Therapeutic lies and false promises…

gull

I have spent the past few days feeling bad –

It is strange, when you discover that something you have been doing, that you had considered ‘right’ is explained to be wrong; it is a little like breaking the law when you don’t know something is illegal … I can’t think of an instance (or, I don’t want to confess), but I am sure everyone knows what I mean. As with the courts, not knowing the law is not an excuse for breaking it and so, as with me, I carry the can.

It is quite easy when I am walking about, doing my job and patients are behaving like patients – they are assuming the role of people who wait to be asked questions, who submissively do what is asked of them and don’t complain.

When this is flipped and patients throw off the shackles of ‘suffering’ either because they know their rights or, because, they don’t know that there are rules, for, why would there be rules when you are not sure where you are, when those around you don’t know what is going-on and even those who seem to be in charge are doing their best to not treat you like patients – they are participating in the undoing of the sick-role, making those in our care feel like people not patients.

And here is the challenge; when a patient, or a person, who is on my ward calls me over and asks when they are going home, I have lots of options open to me, from the honest, ‘I don’t know and even though I am your doctor, it is others such as social workers, the availability of carers and people in back offices who will determine when you will get home.’ – to what I often say, ‘We will get you home very soon.’

This works for most people, but those people who don’t think there is anything wrong and see no reason why they can’t be at home, will then say, ‘I want to go home now. Call me a taxi’ – how do you respond in this situation?

Very often, explaining that they will need help which isn’t available or, we are still treating them for condition x, y or z, doesn’t work. ‘I want to go home now, please get me a taxi’ – and sometimes we end-up in circular arguments – ‘I don’t care if I need help, I feel fine, get me a taxi’

It is now that I usually invoke the martial art of dementia – when distraction, ‘would you like a cup of tea?’ and, diversion, ‘Where is it that you live?’ fail, I often, and usually because I have other things to do will say, ‘I will ask sister where your taxi is, I am sure it is coming shortly.’ This is usually met with acceptance and I am allowed to flee.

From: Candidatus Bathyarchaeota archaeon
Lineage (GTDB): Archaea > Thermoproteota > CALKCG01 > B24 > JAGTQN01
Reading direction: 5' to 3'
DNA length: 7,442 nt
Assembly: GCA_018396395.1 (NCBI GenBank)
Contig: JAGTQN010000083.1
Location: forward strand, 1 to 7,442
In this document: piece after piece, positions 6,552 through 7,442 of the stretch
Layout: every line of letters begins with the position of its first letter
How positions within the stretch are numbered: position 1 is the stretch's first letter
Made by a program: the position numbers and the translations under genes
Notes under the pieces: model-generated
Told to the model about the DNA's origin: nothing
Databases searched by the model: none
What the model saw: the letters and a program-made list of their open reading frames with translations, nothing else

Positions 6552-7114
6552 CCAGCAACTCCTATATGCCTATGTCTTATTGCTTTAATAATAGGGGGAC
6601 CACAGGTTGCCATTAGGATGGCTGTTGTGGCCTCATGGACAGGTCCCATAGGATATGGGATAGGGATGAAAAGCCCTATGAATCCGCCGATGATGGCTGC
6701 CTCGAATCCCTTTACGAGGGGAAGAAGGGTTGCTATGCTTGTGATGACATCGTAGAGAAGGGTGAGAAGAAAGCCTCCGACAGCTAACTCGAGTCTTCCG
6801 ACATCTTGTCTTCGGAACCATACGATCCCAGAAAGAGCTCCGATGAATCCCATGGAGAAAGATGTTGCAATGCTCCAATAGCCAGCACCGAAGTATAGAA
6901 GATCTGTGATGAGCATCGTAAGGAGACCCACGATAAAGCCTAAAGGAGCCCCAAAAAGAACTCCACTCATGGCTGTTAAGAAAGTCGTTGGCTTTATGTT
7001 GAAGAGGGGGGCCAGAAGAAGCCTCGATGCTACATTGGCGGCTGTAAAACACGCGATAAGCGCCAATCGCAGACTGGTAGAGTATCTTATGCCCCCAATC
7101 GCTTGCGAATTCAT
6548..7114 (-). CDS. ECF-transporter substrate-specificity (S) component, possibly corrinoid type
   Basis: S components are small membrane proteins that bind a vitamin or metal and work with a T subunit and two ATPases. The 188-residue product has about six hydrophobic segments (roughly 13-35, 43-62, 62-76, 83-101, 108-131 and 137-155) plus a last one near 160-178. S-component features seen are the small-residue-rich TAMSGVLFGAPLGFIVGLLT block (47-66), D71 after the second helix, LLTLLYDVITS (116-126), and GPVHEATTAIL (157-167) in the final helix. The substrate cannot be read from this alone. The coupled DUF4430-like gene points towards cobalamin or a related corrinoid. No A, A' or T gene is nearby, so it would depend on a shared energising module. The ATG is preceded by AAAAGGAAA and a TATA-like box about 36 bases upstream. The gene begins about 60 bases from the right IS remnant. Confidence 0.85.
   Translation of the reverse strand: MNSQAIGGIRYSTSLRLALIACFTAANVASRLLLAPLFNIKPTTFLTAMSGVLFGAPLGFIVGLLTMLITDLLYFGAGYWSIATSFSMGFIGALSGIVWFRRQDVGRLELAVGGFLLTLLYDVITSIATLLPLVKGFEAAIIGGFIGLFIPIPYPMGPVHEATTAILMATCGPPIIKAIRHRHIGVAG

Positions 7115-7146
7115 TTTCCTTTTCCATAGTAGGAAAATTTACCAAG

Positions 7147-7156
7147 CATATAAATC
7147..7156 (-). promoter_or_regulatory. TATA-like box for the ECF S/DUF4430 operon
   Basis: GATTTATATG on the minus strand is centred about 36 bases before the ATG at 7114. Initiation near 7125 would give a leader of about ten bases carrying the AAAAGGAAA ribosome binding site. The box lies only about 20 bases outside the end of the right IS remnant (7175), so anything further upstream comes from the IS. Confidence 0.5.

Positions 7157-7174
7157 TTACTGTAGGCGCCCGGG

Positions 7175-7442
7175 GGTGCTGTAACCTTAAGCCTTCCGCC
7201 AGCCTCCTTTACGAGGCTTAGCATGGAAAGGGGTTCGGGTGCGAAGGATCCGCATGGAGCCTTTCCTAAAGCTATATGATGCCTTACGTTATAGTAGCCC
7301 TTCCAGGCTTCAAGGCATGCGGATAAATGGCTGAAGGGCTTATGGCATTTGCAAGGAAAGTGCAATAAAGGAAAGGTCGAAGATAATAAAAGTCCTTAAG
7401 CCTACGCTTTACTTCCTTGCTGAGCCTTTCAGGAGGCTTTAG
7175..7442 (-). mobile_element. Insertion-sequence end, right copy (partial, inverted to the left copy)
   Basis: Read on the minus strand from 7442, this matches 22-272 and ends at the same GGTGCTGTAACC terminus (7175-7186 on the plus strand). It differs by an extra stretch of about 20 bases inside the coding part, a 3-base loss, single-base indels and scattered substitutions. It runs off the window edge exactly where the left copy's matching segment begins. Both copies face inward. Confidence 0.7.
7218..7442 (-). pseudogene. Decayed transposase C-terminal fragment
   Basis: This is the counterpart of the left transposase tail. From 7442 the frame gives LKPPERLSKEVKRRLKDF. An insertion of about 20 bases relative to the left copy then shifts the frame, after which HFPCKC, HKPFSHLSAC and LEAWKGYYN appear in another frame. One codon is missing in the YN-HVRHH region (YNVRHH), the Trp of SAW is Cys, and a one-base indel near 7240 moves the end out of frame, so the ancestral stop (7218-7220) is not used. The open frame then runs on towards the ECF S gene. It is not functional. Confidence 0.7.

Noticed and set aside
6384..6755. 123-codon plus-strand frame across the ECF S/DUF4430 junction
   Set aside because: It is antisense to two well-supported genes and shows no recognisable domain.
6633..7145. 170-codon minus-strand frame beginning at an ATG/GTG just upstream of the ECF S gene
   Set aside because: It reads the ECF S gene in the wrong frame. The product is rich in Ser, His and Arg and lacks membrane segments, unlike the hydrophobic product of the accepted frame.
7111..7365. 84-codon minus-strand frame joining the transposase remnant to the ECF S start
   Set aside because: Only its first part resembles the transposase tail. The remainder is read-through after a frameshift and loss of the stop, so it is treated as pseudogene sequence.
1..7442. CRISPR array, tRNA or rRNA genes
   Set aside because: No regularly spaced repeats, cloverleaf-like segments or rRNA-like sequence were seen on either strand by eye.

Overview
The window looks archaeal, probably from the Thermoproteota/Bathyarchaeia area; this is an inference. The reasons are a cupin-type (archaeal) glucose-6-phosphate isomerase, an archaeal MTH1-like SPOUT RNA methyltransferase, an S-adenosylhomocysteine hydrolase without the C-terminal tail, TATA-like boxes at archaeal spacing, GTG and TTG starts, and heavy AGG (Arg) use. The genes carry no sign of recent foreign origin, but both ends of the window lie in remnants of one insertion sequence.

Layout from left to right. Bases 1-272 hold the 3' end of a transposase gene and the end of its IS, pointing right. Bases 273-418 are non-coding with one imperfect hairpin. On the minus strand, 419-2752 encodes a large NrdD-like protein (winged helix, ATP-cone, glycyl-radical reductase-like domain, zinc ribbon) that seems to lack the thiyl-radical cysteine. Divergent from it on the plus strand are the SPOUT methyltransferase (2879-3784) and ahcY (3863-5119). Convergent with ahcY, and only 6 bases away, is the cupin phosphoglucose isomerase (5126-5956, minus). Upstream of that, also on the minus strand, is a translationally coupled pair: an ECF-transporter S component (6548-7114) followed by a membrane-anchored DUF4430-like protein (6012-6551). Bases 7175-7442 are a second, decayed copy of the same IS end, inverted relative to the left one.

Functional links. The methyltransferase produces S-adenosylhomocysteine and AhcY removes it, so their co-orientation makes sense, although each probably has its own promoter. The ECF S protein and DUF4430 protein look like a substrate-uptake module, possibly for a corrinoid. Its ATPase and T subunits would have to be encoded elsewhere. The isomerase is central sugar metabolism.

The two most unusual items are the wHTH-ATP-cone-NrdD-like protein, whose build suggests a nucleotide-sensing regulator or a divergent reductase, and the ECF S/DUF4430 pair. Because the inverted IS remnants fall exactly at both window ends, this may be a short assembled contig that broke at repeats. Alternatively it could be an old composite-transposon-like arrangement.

This, I understand is a therapeutic lie. (This is sort of OK)

False promises, which I make – yes, I admit it, are when a patient who, as a consequence of their dementia or delirium asks repeatedly, ‘When can I go home?’ – this can happen every few minutes for hours at a time, despite all the techniques and strategies we can think to employ and the patient who has caught my eye and called me over, who has me trapped, and I respond, ‘I’ll go and see, I’ll be back in a second’, or ‘I’ll get you a cup to tea,’ – never to return.

And this is a false promise. (And that, is not OK)

And, I am guilty.

Sometimes it is so very hard managing the competing demands of investigating, diagnosing and treating, different people with different needs, meeting the expectations of relatives and carers and staff, fitting-in too many things in not enough time, that I lapse into these false promises.

So, I ask forgiveness and promise to stop.

5-man

2 thoughts on “Therapeutic lies and false promises…

  1. Ooh… this is a tricky one.

    Question is, if persons in your care are aware enough about going home, and ordering taxis, then shouldn’t they understand the fact, the reality, that they won’t be going home any time soon? If care staff tell one wee white lie, then won’t that lead to other, bigger lies?

    I don’t envy this aspect of your job for a minute…

    Nigel

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  2. I guess the ‘lying’ aspect of care is not something that is routinely used – as with most occasions in life, telling the truth, no matter how good or bad is the only way to engage, interact or communicate with other people.

    What I describe here is a slightly different situation, people to whom we offer these lies have by definition of their situation lost mental capacity – they have been assessed as not being able to understand, retain, recall or balance information that is relevant to their lives, hence, the request for ‘home’ is not something a capacitated person is asking. (In which case, we would have to oblige, otherwise we would be jailers not carers;)

    To most of us – i.e. those who retain mental capacity, were we to find ourselves in this situation, our response would not be similar to that of some of the patients I describe (who are in a significant minority of those we overall treat) – I suspect, if I were in that situation, after asking to go home, I might get angry, frustrated, upset and depressed (I personally, like to think I would hatch a Mission Impossible style escape) – this is probably what is happening internally to many of our patients; this smaller group I describe here, are not responding in that way (although they do get angry, frustrated and upset) – they adopt what is a maladaptive behaviour which doesn’t hasten their return home or make their stay in hospital any more bearable.

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